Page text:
The body of this sponge is orange to yellow in colour and the papillae are pale yellow. The sponge consists of a low, spreading cushion (up to 1 cm thick), with papillae projecting above the sediment covered body. The papillae are differentiated into inhalant and exhalant; the exhalant papillae are large, few in number and open at one end, and can be easily distinguished from the thinner inhalant papillae. This species was previously called Polymastia mamillaris in Britain. Polymastia mamillaris is now known to be a distinct species, found in Scandinavia but not currently known from Britain and Ireland. There are several other papillate sponges with which P. penicillus may be confused including several undescribed Polymastia species and Ciocalypta penicillus.
Belgian Exclusive Economic Zone, Celtic Seas, Kara Sea, North Sea, South European Atlantic Shelf, United Kingdom, United Kingdom Exclusive Economic Zone
- Topsent, E. 1899. Document sur la faune des Spongiaires des Côtes de Belgique. Arch. Biol., 16: 105-115. http://www.marinespecies.org/porifera/porifera.php?p=sourcedetails&id=10078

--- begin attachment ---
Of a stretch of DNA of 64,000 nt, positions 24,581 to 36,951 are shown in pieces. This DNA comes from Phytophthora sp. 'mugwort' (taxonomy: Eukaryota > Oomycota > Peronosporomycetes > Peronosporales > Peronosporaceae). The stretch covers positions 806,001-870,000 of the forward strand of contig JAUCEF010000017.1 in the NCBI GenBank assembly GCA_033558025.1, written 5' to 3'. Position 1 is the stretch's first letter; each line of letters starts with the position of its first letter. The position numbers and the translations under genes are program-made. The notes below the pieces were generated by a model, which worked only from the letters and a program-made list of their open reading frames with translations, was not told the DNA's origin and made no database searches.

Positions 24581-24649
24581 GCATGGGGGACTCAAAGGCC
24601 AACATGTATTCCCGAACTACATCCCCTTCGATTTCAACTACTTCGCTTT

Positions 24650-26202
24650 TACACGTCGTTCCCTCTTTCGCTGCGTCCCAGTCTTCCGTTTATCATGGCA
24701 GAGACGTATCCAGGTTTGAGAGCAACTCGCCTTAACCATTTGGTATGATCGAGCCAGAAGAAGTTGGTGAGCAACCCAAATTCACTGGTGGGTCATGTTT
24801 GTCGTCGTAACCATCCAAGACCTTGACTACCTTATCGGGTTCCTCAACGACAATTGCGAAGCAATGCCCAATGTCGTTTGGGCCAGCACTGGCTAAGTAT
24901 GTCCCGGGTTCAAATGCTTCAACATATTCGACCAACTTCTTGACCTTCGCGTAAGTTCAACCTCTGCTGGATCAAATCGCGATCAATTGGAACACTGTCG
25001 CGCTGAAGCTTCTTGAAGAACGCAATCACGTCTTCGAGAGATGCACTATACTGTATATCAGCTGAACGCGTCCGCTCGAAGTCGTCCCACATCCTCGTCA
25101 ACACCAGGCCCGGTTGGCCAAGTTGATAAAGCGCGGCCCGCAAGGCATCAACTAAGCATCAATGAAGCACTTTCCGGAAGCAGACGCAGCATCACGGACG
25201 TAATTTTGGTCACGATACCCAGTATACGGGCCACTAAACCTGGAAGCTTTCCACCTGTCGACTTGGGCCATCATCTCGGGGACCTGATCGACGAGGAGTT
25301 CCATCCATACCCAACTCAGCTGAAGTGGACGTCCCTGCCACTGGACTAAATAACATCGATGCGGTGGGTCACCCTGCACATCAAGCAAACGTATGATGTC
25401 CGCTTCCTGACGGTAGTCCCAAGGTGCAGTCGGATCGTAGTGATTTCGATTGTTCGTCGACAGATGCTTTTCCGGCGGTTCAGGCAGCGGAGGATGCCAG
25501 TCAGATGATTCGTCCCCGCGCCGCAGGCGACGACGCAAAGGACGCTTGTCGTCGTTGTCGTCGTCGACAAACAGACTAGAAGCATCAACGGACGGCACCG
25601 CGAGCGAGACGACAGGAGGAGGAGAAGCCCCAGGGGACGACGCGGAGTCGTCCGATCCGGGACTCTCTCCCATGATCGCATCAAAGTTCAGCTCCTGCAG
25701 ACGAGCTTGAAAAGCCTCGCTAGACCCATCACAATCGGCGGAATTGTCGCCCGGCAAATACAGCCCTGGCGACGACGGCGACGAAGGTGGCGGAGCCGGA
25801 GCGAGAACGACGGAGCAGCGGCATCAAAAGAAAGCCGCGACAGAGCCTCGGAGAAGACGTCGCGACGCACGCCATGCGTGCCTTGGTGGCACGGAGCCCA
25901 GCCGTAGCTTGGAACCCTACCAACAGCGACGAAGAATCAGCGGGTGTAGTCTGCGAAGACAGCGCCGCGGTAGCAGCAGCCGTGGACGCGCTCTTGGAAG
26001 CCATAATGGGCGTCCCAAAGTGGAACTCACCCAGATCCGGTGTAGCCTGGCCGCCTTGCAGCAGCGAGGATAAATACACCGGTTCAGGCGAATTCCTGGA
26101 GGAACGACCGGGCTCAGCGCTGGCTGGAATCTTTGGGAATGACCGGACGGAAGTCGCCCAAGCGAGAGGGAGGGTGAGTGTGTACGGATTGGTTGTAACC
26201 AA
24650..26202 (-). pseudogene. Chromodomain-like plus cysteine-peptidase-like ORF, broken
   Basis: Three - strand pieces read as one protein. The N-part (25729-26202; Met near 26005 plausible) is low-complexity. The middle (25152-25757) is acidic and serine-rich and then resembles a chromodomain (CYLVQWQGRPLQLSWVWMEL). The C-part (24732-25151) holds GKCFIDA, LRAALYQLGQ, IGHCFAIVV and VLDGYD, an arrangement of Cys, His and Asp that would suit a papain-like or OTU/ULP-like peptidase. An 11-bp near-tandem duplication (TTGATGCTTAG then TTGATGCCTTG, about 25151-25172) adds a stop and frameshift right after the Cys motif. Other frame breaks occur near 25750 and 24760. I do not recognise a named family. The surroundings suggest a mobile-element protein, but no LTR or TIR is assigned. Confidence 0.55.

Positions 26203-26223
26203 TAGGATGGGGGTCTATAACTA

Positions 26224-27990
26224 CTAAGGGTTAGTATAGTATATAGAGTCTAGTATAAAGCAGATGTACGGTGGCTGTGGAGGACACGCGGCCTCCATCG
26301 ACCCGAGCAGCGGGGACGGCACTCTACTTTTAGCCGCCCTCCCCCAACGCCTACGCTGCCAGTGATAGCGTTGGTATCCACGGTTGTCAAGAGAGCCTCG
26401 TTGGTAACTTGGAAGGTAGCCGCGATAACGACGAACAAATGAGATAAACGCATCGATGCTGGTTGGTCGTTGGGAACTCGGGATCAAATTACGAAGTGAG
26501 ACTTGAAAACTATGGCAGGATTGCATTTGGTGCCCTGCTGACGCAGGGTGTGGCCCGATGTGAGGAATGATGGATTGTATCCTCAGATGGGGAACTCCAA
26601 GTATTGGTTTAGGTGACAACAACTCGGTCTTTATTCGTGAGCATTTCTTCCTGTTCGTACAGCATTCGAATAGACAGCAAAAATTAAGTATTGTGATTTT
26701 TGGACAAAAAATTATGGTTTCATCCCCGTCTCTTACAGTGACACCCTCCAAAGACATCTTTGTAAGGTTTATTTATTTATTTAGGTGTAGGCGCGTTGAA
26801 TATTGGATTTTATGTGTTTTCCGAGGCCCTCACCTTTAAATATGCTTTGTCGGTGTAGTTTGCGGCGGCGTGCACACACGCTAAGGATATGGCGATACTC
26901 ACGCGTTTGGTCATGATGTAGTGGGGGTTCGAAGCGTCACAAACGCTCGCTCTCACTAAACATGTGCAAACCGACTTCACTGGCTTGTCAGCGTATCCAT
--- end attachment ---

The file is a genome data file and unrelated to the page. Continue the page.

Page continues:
- Boury-Esnault, N. 1987. The Polymastia species (Demosponges, Hadromerida) of the Atlantic Area. Pp. 29-66. In: Vacelet, J. & Boury-Esnault, N. (Eds), Taxonomy of Porifera from the N.E. Atlantic and Mediterranean Sea. NATO ASI Series G 13. (Springer-Verlag: Berlin, Heidelberg): 1-332. http://www.marinespecies.org/porifera/porifera.php?p=sourcedetails&id=7184
- Levinsen, G.M.R. 1887. Kara-Havets Svampe (Porifera). Dijmphna-Togtets zoologisk-botaniske Udbytte 1: 339-372, pls XXIX-XXXI. http://www.marinespecies.org/porifera/porifera.php?p=sourcedetails&id=7877
- Montagu, G. 1818. An Essay on Sponges, with Descriptions of all the Species that have been discovered on the Coast of Great Britain. Memoirs of the Wernerian Natural History Society 2(1): 67-122, pls III-XVI. http://www.marinespecies.org/porifera/porifera.php?p=sourcedetails&id=7953
- MEDIN (2011). UK checklist of marine species derived from the applications Marine Recorder and UNICORN, version 1.0. http://www.marinespecies.org/asteroidea/aphia.php?p=sourcedetails&id=149081
A common species on western and southern coasts of the British Isles, also reported from the Arctic, Atlantic coasts of Europe, Mediterranean and N. America.
This species is usually found on upward facing bedrock, or at a sediment/bedrock interface with the body of the sponge beneath a layer of sediment and the papillae projecting through it.